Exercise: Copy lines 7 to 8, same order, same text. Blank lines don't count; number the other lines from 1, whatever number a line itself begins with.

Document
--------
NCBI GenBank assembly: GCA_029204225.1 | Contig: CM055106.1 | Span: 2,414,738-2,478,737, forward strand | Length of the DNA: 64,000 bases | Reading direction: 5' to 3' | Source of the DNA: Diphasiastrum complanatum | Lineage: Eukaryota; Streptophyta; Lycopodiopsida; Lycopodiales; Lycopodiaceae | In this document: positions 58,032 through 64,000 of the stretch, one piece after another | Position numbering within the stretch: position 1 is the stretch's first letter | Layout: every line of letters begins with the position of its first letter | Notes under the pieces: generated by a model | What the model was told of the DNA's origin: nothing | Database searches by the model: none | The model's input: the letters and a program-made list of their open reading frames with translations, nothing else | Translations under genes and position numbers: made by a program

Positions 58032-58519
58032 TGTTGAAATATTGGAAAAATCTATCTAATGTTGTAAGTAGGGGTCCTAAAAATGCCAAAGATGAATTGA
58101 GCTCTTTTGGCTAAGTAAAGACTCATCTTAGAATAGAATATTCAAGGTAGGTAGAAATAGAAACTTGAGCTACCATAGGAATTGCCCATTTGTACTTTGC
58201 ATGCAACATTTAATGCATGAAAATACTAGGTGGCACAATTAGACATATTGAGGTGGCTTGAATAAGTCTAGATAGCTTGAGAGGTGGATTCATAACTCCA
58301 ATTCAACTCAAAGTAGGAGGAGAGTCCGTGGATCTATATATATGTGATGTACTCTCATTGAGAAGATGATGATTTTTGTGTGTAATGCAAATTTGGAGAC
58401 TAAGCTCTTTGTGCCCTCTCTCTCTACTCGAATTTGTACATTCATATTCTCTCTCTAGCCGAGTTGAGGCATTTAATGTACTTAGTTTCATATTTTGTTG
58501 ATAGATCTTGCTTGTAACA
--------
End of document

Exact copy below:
58401 TAAGCTCTTTGTGCCCTCTCTCTCTACTCGAATTTGTACATTCATATTCTCTCTCTAGCCGAGTTGAGGCATTTAATGTACTTAGTTTCATATTTTGTTG
58501 ATAGATCTTGCTTGTAACA